16 October 2008

Note from the Lone Male Excavator:

I have often been asked what it is like to work as the lone man among four women. I usually reply in one of two ways. On a good day I say, "It is awesome to work with four talented, intelligent, beautiful, tough women." On a day when I am forced to watch The View and/or Oprah during break times I say, "There are good days and bad days." In essence each of my responses is true, but overall, I work with four people that know, as I do, that we have one of the coolest jobs on Earth. Though our tight-knit group is a socially intense and complex small band of hominins, it is this author's opinion that intragroup cooperation is facilitated quite readily by the composition of individuals and the male to female ratio.

Now, I'm sure you've heard enough on that matter for this post, and even if you have not, too bad, because I have something far more interesting to discuss:
We have partially uncovered the skull of a North American "Lion" (Panthera atrox). I'm sure that pictures will be posted of this find as we make more progress in removing the bones still above it and, finaly the skull itself. From what we have seen so far it is at least fairly well preserved. As was noted in an earlier post, we have also found a P. atrox pelvis. The skull was found in the same grid only a few inches below. We are curious as to how many of the many ribs and vertebrae and other bones found in this grid might also be attributable to P. atrox. Many of the bones in this grid have been of Smilodon [including a complete saber (upper canine)] and it is not always easy to determine an identification of the more general bones until they have been cleaned in the lab.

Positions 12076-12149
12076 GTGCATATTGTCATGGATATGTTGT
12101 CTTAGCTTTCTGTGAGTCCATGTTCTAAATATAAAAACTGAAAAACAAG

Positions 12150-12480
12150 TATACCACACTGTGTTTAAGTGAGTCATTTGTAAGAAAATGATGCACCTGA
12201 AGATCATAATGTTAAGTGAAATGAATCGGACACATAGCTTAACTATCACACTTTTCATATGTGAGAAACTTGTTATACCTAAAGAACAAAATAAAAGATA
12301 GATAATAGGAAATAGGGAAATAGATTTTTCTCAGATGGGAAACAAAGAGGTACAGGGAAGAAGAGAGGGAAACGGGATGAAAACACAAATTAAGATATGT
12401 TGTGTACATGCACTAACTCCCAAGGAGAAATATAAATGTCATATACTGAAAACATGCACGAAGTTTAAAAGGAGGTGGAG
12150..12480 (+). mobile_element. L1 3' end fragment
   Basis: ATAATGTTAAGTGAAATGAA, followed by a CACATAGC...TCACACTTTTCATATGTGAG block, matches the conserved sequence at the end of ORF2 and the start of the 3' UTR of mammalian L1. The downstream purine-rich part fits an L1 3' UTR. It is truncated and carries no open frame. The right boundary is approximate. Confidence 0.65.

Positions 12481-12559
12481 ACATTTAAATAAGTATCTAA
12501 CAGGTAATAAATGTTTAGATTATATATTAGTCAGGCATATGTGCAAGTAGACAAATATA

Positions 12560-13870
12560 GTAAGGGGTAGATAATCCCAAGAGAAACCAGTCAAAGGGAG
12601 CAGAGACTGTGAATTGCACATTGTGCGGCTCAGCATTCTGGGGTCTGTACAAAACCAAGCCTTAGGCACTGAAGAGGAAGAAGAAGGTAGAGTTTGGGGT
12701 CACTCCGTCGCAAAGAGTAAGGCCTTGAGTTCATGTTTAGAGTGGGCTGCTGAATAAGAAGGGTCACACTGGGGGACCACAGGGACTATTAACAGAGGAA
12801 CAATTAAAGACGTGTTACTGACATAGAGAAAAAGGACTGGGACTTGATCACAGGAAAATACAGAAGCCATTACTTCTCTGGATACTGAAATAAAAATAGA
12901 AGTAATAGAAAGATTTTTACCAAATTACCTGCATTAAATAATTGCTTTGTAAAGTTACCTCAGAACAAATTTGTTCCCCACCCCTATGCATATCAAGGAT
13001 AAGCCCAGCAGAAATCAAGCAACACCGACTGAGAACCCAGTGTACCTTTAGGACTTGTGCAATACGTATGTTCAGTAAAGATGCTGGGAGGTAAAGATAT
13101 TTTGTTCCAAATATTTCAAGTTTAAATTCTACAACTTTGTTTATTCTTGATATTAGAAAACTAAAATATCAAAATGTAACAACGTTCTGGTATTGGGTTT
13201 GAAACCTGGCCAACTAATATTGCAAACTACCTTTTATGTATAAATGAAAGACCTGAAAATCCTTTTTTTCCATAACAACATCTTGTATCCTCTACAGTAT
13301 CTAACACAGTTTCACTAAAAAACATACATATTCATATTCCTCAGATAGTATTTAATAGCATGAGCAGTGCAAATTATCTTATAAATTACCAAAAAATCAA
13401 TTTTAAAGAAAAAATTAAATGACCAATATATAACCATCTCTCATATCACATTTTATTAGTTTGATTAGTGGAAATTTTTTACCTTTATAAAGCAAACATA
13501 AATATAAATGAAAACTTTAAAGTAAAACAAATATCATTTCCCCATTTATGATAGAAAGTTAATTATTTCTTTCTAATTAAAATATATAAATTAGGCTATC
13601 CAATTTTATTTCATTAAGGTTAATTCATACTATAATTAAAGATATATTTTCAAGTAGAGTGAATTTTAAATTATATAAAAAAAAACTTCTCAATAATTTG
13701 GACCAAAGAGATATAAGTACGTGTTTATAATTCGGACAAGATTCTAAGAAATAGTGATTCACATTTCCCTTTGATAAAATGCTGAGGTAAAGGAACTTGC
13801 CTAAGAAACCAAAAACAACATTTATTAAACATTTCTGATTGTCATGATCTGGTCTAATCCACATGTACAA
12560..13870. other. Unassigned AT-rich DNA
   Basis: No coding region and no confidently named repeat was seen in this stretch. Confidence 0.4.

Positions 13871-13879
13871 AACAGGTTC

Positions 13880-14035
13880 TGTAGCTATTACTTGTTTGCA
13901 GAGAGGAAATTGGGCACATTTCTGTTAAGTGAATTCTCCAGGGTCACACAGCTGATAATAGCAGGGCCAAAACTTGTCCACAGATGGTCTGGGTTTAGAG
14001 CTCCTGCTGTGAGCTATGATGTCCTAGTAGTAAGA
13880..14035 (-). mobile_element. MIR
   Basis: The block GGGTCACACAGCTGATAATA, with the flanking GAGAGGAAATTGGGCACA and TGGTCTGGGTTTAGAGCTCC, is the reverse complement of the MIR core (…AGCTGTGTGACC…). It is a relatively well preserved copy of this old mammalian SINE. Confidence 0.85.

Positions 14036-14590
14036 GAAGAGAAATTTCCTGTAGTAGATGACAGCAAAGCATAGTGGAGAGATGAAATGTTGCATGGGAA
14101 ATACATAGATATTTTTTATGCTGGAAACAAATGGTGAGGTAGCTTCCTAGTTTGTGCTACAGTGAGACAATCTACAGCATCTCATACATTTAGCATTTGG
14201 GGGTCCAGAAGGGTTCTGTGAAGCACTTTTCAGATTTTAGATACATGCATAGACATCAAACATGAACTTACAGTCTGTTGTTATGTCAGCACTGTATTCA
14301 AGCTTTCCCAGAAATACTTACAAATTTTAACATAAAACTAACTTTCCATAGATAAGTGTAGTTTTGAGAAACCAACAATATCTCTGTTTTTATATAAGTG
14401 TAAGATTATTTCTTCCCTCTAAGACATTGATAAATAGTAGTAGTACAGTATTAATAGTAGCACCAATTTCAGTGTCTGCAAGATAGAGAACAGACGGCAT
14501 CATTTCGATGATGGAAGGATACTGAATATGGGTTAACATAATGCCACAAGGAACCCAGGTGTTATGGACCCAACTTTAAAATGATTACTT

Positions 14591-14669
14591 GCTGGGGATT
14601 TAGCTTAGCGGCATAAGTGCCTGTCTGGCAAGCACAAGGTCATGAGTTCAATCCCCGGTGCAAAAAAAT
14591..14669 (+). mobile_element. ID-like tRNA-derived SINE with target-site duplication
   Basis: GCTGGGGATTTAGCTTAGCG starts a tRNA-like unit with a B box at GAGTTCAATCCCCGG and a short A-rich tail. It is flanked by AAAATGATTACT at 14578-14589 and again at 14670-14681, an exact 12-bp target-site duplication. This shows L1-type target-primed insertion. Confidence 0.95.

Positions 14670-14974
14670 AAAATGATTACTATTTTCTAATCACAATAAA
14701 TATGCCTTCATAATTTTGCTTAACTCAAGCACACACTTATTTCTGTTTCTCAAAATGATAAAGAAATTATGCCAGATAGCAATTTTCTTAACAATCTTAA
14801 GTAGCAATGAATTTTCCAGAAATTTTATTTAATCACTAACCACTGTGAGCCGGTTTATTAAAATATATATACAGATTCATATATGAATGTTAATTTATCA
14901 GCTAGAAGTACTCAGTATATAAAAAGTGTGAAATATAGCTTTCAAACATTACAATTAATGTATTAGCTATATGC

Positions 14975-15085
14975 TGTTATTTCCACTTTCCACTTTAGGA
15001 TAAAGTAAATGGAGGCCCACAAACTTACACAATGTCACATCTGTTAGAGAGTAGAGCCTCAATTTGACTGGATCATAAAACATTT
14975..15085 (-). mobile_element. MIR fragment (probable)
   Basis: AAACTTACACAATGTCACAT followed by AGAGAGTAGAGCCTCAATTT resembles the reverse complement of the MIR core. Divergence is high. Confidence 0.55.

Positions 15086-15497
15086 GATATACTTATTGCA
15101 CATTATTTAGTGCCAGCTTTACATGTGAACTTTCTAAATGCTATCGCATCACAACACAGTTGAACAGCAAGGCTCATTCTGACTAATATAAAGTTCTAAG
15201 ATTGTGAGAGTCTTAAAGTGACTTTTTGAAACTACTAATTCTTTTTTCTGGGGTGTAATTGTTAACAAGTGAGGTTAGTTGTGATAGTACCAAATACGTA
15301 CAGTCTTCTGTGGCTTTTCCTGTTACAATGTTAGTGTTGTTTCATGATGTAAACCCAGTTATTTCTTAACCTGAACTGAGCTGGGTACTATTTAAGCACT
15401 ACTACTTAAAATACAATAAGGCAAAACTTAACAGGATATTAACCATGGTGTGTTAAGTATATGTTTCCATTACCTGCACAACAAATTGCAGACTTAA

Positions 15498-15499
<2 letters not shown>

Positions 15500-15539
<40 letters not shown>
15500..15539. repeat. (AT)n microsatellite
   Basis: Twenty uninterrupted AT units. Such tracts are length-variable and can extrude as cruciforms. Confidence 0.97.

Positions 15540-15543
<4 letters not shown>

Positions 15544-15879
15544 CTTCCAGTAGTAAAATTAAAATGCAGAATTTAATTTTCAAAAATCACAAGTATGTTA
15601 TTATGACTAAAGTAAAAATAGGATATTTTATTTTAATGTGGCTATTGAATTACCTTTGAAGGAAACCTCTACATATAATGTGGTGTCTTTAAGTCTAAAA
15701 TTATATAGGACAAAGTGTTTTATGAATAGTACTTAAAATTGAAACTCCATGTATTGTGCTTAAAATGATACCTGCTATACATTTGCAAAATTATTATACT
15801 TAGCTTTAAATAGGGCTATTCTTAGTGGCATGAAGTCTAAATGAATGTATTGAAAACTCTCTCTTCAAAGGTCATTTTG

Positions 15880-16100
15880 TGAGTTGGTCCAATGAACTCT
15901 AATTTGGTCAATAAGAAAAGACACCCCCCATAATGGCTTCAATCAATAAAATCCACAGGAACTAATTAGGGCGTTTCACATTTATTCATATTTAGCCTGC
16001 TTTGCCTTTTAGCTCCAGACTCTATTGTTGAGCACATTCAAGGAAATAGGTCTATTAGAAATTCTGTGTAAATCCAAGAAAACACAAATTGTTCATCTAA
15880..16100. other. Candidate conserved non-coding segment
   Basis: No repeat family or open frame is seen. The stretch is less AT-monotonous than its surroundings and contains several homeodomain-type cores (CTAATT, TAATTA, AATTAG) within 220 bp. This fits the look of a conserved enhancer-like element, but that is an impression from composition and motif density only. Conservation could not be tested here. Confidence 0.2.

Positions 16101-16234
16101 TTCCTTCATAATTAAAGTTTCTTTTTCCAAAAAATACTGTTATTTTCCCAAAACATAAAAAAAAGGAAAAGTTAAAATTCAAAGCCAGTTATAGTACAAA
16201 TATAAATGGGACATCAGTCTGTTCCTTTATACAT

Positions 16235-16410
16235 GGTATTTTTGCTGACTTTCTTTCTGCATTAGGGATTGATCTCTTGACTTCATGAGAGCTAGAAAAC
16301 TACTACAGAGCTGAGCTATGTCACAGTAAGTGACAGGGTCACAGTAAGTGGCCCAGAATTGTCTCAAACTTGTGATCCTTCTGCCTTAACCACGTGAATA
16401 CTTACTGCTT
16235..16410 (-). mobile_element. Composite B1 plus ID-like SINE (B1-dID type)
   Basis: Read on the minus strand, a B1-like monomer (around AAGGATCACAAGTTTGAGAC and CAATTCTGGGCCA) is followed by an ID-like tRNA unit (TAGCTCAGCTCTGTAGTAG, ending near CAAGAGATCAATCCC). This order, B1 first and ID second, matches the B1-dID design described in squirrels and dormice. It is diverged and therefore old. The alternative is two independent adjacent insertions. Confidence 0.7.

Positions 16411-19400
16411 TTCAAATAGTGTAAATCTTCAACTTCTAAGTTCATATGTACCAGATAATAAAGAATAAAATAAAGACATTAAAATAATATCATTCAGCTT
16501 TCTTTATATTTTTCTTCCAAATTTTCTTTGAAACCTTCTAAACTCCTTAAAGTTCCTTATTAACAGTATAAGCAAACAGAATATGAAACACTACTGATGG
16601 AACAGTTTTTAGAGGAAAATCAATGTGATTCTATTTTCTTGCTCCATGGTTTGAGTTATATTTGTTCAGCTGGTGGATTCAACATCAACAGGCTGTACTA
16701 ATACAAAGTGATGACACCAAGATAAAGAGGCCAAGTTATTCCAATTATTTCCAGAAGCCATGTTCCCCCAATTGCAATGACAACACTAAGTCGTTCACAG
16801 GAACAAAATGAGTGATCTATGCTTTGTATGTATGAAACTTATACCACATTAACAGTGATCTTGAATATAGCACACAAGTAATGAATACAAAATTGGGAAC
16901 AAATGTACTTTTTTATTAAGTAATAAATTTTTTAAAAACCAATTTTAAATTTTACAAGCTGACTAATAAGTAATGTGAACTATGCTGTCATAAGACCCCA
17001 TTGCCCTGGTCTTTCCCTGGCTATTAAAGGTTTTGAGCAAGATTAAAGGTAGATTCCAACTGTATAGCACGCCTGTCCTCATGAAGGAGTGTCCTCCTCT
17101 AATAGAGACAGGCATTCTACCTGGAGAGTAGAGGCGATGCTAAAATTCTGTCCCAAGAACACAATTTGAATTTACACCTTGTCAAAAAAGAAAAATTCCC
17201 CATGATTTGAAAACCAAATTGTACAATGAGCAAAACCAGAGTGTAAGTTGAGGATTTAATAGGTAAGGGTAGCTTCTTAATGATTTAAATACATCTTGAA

Well (2!), until next time...

2 comments:

andie said...

you were watching "The View" yesterday BY YOURSELF and entirely of you own volition, and you know it. RYAN.

J Cane said...

I have a question which has been niggling at the back of my mind with regard to paleontology for years.

You're digging up quite literally tons of absolutely priceless fossils. They're a record of a past which can never be recreated and is now preserved solely in these items.

On an even larger scale, paleontologists around the world are doing the same thing.

Do you ever worry about the short-term nature of our society when it comes to archiving, storing and cataloging these things? Imagine if the ancient native Americans had excavated the tar pits. There'd be nothing left for us!

Do you think that society is now stable enough to support these catalogues and collections in the ultra-long term?

I'm strongly in favour of all this research - anything which advances our collective understanding of the world - but I can't quite give myself a satisfactory answer to this question.